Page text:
Thursday, January 12, 2012

In pursuit of a white spherical object

I recently started reading a book called "The Baseball: Stunts, Scandals, and the Secrets Beneath the Stitches." This book was penned by an author named Zach Hample and he has become a master of snagging baseballs at major league games. This book delves into the history of the baseball, how they are created, and some of the best stories surrounding the white spherical objects fans are clamoring to get at a baseball contest. Imagine the days when players and ushers had to find the baseball in the stands so the game could continue on the field because there was only one game ball for each contest. Oh how far baseball culture has come over the last 100 years...

I have been lucky enough to get my hands on a few baseballs during batting practice at the Metrodome, Target Field and during spring training games in Florida. My total baseballs collected is nowhere near the number collected by Hample but I have crafted my own ways to get my hands on a baseball over the years. During the past season, I was invited by the Twins to attend an early batting practice session with the club. At the time, I wrote about the experience and the number of baseballs my buddy and I were able to attain. I gave most of those balls away to different fans in attendance but I have another other fun stories about trying to catch a ball during at a Twins game.

- October 9, 2004 - ALDS Game 4 - 
- Yankees at Twins - HHH Metrodome -
Game three of the series had been tough for fans that made their way into the Metrodome. The Yankees were on the cusp of knocking the Twins out of the playoffs for the second straight year. As the fourth game of the series was about to get underway, some college buddies and I still had hope for the Twins to turn it around. We made our way to the game early to try and snag a ball in the Home Run Porch during batting practice. By the time the gates were open, the Twins had already completed their portion of on-field warm ups so this meant any ball we received would be off of the bat of the hated Yankees. We spread out in different rows so we were able to cover more ground. The Bronx Bombers were sending plenty of souvenirs out into the seats in left field but none of us got close to hauling in a ball.

Near the end of the batting practice session, Gary Sheffield stepped up to the plate and launched a ball near the Teflon roof. I followed the track of the ball and knew it was going to be over my head. A buddy of mine was a few rows behind me and the ball was going to land somewhere near him. I watched as he tried to bare-hand the ball and he bobbled it with both hands before flipping it up in the air. My friend thought the ball had disappeared but I could clearly see the location of the object. The ball had defied the laws of physics to come to rest on the brim of his baseball cap, a feat that is tough to accomplish. I yelled up to him about the location of the ball and it slowly fell to the ground. By that time there were plenty of others who had rushed to the scene and one of the other pursuers retrieved the ball. My buddy had missed his chance.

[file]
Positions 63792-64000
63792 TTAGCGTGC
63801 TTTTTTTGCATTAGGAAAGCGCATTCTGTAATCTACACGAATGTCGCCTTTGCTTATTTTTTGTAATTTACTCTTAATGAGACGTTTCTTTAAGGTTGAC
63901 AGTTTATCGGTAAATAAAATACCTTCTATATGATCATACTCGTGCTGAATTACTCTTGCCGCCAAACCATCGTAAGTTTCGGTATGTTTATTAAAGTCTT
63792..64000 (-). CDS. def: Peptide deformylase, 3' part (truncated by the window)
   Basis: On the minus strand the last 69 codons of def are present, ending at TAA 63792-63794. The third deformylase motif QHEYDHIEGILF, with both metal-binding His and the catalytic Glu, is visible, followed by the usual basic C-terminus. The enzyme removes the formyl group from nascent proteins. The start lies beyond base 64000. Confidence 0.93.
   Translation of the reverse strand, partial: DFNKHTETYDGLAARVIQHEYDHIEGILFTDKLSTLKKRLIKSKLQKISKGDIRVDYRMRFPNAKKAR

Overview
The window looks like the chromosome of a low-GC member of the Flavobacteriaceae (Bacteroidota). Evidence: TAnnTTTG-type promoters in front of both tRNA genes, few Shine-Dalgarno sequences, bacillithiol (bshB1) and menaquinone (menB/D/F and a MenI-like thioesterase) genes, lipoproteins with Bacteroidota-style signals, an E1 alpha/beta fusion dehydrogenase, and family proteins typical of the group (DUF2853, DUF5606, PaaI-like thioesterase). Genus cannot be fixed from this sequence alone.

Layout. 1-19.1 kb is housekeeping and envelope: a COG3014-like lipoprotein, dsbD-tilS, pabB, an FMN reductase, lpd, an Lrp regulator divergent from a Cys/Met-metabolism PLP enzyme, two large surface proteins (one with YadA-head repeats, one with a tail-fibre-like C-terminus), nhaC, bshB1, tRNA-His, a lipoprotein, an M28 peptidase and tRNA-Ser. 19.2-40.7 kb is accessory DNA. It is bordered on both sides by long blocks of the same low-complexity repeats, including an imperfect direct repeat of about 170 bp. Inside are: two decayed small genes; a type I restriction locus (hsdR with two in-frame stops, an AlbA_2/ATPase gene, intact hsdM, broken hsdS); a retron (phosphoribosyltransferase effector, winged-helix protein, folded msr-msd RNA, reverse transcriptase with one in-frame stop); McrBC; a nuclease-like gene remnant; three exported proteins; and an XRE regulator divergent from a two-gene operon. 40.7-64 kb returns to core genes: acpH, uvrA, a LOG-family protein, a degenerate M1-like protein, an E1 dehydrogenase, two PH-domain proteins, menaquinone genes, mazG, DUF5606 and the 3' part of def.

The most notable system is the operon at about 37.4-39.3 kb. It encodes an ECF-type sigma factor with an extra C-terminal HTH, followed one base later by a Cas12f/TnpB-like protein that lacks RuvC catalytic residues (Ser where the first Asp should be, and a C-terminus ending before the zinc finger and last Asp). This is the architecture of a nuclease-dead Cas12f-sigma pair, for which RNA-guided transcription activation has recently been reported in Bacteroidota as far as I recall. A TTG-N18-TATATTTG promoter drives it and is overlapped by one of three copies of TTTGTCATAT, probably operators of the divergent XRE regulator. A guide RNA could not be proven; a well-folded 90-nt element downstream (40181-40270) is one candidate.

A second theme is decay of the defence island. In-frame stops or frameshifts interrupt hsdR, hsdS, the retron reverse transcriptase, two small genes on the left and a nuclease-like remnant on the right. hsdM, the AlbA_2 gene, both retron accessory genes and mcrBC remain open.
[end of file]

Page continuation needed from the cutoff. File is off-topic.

Here is the rundown of the balls I have kept in my collection over the years. There were many more than this in the past. But as I stated before, I tend to pass these souvenirs on to younger fans who will have more appreciation for them.
  • A couple of balls from spring training in 2006 and 2007
  • A batting practice home run from Joe Mauer in 2009 (with the commemorative Metrodome stamp on it)
  • A ball I scooped up with my hat at Opening Day 2011
  • A batting practice foul ball off the bat of Jim Thome in 2011
Did you have a cool story about getting a ball at a game? What are some of the techniques you use to get a ball at Target Field? Leave a comment and start the conversation.

1 comment:

Andrew said...

I caught a line drive foul ball right in front of the press box at Midway Stadium at a Saints game about 15 years ago.
Unfortunately it wasn't off the bat of a has-been like Darryl Strawberry or Glenn Davis, but it was still pretty cool. Never even been close to a MLB foul ball.

Danny Valencia tossed a baseball to a kid (also a Twins fan) in front of me in Baltimore last season. The kid promptly turned to me and gave me the ball, explaining that he already had gotten a dozen or so balls, a Denard Span game-used bat, and a bunch of autographs from the team. I felt funny taking it, but the kid legitimately didn't want "just another baseball."